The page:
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Criminal Jury Instructions

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4.5-4  Intimidating a Witness -- § 53a-151a

Revised to April 23, 2010

The defendant is charged [in count ___] with intimidating a witness.  The statute defining this offense reads in pertinent part as follows: 

a person is guilty of intimidating a witness when, believing that an official proceeding is pending or about to be instituted, such person (uses / attempts to use / threatens the use of) physical force against (a witness / another person) with intent to <insert appropriate subsection:>

  • § 53a-151a (a) (1):  (influence / delay / prevent) the testimony of a witness in the official proceeding. 

  • § 53a-151a (a) (2):  induce the witness to (testify falsely / withhold testimony / elude legal process summoning the witness to testify / absent (himself / herself) from the official proceeding). 

For you to find the defendant guilty of this charge, the state must prove the following elements beyond a reasonable doubt:

Element 1 - Official proceeding
The first element is that the defendant believed that there was an official proceeding pending or about to be instituted.  An "official proceeding" is any proceeding held or which may be held before any legislature, judicial, administrative, or other agency or official authorized to take evidence under oath, including any referee, hearing examiner, commissioner, or notary, or other person taking evidence in connection with any proceeding.  

Element 2 - Physical force
The second element is that the defendant (used / attempted to use / threatened the use of) physical force against (a witness / another person).  <Insert appropriate definition:>

  • "Witness" is any person summoned, or who may be summoned to give testimony in an official proceeding.

  • "Person" is defined as a human being and where appropriate, a public or private corporation, a limited liability company, or unincorporated association, a partnership, a government or governmental instrumentality.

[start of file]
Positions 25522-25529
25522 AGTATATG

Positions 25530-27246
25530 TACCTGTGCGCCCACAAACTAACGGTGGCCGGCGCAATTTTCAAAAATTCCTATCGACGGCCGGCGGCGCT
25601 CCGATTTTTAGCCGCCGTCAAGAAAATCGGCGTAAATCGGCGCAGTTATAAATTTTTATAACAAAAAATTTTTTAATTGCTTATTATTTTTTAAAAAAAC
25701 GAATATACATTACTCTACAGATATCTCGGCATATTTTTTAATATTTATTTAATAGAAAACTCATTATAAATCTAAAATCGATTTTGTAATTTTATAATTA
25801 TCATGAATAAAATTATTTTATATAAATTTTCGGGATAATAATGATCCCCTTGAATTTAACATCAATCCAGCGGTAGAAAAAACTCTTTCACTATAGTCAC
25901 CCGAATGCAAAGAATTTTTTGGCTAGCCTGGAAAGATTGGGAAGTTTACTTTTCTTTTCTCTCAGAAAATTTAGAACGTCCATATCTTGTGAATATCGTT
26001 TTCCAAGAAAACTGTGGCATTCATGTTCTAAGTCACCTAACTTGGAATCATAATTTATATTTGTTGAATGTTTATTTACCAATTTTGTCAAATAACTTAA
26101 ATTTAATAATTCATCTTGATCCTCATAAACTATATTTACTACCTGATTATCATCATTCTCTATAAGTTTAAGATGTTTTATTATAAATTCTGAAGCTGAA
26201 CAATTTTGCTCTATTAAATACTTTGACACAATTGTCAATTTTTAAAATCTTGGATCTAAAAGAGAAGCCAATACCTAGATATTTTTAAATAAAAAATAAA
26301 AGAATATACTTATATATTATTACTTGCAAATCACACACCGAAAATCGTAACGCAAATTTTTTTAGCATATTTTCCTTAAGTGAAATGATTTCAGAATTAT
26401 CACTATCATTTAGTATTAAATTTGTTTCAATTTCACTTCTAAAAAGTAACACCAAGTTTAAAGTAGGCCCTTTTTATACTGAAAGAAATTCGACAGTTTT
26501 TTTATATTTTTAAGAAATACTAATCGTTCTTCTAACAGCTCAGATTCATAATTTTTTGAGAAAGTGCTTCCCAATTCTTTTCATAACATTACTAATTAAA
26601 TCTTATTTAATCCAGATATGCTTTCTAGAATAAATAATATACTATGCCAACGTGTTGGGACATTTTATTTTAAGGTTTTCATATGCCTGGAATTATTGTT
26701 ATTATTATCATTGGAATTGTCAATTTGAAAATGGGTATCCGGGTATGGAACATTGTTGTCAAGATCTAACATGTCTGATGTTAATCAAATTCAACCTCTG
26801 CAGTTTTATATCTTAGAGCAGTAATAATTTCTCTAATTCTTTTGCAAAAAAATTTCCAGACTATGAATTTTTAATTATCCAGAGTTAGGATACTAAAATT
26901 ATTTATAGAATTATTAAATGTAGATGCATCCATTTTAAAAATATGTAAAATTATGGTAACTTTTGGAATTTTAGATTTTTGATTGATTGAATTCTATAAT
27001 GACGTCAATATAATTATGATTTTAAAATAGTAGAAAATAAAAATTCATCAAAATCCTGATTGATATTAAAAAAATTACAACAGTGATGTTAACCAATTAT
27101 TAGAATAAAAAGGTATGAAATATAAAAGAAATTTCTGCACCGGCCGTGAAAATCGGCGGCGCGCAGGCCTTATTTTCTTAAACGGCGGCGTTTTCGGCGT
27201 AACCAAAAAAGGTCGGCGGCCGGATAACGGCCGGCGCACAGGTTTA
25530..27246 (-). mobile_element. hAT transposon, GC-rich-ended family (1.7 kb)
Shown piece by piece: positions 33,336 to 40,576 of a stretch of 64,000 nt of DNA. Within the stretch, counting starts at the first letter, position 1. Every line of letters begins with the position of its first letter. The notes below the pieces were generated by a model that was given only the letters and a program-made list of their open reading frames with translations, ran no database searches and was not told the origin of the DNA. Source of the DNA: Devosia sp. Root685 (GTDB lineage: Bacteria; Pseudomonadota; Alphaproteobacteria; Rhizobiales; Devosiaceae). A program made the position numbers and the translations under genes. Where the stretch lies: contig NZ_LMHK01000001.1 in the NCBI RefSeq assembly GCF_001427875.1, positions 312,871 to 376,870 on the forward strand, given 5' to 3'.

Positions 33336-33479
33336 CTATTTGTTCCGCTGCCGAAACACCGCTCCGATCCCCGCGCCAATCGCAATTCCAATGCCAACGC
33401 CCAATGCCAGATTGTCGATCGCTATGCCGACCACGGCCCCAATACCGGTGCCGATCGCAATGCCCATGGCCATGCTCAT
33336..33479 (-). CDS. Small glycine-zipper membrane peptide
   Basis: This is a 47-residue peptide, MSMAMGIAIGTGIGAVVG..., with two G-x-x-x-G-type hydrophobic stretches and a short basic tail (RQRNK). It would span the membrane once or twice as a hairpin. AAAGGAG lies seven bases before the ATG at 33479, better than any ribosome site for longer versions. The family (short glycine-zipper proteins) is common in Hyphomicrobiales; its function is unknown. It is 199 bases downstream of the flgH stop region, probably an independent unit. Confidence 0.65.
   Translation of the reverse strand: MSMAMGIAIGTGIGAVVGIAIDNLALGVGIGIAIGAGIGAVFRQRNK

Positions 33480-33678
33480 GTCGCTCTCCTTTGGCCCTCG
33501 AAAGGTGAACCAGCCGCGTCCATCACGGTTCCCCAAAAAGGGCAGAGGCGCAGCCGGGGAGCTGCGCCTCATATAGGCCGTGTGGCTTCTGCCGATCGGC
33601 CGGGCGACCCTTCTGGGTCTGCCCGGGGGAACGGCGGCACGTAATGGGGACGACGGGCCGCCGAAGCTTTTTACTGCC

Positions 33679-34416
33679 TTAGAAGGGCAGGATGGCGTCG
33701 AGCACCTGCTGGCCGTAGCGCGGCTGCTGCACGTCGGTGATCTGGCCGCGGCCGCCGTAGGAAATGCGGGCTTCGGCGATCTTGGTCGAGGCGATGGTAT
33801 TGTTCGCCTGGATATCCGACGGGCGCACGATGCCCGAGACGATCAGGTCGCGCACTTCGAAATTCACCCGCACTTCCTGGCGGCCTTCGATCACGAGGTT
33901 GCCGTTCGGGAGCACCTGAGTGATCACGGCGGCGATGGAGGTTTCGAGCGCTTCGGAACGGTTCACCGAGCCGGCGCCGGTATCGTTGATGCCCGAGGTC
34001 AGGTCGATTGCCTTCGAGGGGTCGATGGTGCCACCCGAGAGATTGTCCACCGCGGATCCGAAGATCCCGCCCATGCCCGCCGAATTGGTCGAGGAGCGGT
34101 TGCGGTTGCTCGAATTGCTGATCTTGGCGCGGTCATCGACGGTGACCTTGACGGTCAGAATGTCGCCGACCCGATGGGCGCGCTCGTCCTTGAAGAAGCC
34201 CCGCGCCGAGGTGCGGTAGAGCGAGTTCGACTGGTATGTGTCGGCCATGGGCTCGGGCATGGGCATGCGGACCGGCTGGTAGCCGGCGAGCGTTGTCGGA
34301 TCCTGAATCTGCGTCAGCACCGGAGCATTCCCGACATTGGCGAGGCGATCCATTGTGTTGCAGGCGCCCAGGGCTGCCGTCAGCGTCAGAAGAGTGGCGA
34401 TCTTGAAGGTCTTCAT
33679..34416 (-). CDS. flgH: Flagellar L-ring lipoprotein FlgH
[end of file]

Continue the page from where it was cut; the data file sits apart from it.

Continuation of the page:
<Instruct as appropriate according to the type of force alleged:>

  • Use of force
    "Use of force" means use of a dangerous instrument, or use of actual physical force, or violence, or superior physical strength against the witness or another person.  ["Dangerous instrument"
    means any instrument, article or substance which, under the circumstances in which it is used or attempted or threatened to be used, is capable of causing death or serious physical injury.  "Serious physical injury" means physical injury which creates a substantial risk of death, or which causes serious disfigurement, serious impairment of health or serious loss or impairment of the function of any bodily organ.  It is important to note that the article need not be inherently dangerous; all that is required is that the article was capable of causing death or serious physical injury under the circumstances in which it was used.  Any article or substance, without limitation and even though harmless under normal use, may be found by you to be a dangerous instrument if, under the circumstances of its use or threatened or attempted use, it is capable of producing serious physical injury or death.  The state need not prove that in fact death or serious physical injury resulted, only that the instrument had that potential under the circumstances.]  It is not necessary for the state to prove that the defendant was armed with or used any weapon for you to find that the defendant used force.